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Pervez Musharraf: A Profile

FRIDAY 4th October 2002
Security is tight around Pervez Musharraf. For cutting his links with the Taleban, he has new friends in the west, but new enemies nearer home. The tension between his country and India never fully abates, and native extremists have made their displeasure felt in no uncertain terms with their treatment of American journalist Daniel Pearl.

Personal danger

For the Pakistani president, an awareness of personal danger is nothing new. Born in India to Muslim parents, young Pervez was three years old at the time of the Partition in 1947. When his family moved to a Karachi ghetto, they fled on the last safe train out of New Delhi.

The middle son of a diplomat, short, stocky Pervez was not the brightest of his family, but enjoyed personal glory in school athletics. Fellow soldiers later noted that "there wasn't a game he couldn't play", and he even triumphed in body building competitions.

Although Musharraf is Pakistan's first leader to be a Muslim refugee, more typically, he enjoyed a rite of military passage. During his country's 1965 war against India, he was noted for sticking to his post under shellfire. By the 1971 war, Musharraf was a respected "risk taker and inspiring leader" to his commandos in battle.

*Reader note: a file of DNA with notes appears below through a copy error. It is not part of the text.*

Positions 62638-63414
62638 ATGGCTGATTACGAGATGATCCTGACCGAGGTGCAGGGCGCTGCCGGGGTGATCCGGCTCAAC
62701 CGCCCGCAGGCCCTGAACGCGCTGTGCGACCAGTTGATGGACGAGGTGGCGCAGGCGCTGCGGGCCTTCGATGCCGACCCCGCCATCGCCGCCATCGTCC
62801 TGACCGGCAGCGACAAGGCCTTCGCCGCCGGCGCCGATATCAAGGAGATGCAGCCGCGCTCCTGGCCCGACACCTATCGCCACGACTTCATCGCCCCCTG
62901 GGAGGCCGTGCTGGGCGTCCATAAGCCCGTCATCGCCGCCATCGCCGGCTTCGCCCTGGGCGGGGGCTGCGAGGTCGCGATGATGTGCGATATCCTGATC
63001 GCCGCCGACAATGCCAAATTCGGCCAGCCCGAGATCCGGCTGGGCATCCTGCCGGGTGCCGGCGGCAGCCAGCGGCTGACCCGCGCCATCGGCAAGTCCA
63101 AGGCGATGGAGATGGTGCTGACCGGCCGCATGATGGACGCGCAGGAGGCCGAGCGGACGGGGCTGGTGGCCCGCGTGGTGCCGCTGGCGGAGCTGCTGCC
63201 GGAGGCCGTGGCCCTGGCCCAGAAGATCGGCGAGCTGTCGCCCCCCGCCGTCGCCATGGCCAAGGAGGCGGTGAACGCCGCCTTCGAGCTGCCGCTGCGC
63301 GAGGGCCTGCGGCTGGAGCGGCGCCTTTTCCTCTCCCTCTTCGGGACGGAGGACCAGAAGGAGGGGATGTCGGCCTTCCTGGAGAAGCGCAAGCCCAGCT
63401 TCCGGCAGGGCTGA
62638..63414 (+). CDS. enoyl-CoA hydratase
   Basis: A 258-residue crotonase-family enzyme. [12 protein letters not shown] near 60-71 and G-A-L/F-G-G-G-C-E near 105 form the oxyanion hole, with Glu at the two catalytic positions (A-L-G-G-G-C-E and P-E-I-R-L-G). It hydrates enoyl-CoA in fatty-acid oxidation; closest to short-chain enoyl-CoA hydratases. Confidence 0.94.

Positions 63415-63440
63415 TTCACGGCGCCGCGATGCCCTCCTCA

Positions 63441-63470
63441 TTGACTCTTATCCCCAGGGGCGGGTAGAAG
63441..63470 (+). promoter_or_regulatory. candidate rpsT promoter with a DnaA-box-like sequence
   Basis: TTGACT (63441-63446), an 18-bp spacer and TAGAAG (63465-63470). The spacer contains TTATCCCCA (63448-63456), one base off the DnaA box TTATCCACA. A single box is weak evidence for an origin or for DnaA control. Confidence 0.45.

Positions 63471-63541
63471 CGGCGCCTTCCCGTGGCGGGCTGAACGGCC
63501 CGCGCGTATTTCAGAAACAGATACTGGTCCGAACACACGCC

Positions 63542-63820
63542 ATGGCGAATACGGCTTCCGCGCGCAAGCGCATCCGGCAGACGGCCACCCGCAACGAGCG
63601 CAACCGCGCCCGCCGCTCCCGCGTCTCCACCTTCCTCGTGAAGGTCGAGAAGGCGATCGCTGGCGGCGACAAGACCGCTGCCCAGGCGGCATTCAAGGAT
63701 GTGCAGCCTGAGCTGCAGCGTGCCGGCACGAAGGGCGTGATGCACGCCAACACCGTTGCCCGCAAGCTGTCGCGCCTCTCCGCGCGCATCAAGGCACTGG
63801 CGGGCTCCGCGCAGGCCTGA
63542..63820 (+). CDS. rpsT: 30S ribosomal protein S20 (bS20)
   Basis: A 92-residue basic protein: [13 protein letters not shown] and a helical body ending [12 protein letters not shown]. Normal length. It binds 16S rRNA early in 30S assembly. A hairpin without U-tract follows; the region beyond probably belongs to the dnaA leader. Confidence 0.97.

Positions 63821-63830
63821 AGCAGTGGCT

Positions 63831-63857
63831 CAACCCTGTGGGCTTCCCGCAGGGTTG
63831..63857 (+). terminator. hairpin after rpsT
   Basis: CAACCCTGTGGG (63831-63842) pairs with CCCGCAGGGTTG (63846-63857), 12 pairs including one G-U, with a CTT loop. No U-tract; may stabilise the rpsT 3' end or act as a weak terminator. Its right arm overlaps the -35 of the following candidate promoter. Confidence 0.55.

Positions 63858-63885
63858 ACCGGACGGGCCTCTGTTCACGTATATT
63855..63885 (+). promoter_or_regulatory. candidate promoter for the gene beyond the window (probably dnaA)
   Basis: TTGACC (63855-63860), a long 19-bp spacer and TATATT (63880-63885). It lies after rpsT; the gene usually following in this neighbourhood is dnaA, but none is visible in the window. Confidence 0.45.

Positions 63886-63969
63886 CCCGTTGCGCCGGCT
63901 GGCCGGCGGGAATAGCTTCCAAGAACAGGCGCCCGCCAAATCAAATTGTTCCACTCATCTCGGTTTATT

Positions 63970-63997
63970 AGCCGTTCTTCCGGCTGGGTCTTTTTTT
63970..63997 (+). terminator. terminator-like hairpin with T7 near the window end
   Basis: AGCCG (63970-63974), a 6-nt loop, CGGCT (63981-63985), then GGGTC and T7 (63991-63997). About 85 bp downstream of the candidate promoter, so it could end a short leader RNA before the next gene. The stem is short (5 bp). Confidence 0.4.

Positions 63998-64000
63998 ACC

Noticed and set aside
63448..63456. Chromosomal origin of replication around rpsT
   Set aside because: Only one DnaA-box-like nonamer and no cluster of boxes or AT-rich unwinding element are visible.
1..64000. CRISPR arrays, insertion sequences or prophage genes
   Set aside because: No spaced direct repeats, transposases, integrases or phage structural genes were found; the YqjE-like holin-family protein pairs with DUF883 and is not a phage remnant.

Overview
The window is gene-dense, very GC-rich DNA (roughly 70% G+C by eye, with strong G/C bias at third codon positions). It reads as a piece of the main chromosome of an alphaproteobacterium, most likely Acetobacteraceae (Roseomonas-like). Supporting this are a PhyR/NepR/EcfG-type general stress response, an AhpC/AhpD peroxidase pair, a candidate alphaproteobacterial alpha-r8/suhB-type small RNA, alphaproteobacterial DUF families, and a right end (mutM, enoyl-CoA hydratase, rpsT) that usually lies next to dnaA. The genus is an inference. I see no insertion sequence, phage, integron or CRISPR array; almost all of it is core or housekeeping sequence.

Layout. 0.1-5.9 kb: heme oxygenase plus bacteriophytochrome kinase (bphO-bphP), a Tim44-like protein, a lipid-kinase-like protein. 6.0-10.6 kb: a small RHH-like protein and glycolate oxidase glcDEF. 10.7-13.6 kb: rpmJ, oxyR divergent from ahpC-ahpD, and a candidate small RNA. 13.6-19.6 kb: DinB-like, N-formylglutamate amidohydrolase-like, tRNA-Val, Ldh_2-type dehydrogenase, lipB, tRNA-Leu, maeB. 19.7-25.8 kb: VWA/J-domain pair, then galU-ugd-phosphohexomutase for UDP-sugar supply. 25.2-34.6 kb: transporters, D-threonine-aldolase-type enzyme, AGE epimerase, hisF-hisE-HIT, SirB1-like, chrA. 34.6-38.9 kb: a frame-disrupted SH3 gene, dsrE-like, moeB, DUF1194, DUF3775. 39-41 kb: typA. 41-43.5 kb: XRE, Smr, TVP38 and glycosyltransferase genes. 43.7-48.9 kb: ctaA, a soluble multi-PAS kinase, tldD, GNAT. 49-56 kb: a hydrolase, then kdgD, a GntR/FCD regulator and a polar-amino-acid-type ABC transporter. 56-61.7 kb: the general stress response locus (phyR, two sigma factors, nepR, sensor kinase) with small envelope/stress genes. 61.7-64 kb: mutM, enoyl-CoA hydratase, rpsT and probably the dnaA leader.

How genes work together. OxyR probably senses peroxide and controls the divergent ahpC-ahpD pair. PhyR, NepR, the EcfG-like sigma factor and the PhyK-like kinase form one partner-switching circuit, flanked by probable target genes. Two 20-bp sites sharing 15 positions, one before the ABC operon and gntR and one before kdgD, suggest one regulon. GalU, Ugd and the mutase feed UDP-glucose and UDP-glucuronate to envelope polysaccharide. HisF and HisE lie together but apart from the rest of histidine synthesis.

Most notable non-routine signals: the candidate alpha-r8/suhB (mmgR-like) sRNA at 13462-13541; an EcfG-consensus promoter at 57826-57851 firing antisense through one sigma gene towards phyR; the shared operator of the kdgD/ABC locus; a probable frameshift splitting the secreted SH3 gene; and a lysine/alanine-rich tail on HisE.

Military leader

He led the armed forces for both Benazir Bhutto and later Nawaz Sharif, but it was Sharif who caused Musharraf's "reluctant" seizure of power in 1999.

Following Musharraf's withdrawal of Pakistani troops from Kargil in Kashmir, he was on a flight home from Sri Lanka. He claims that Sharif ordered his dismissal and the plane's diversion into the hands of Musharraf's enemies.

From the cockpit, Musharraf assembled his military forces. He was filmed at Karachi airport, dressed in combat fatigues, with cigarette and pistol.

Three days later, dressed in a suit, he made his first address as the country's new leader. But for the lifetime soldier, political manoeuvres do not come as easily as military ones.

Western pressure

Under western pressure, Musharraf has followed a moderate line. Fundamental groups are banned, the press is free and open elections are to be held in the next fortnight. But Musharraf has re-written the constitution to maintain power, he claims "belief in the essence of democracy", but counters that "democracy doesn't have set rules for every country".

For this most regimented of men, change will not come easily. And with enemies on every side, he will have to summon all his battlefield qualities. Asked if he currently has the most difficult job in the world, he responds, "I think, at the moment, yes."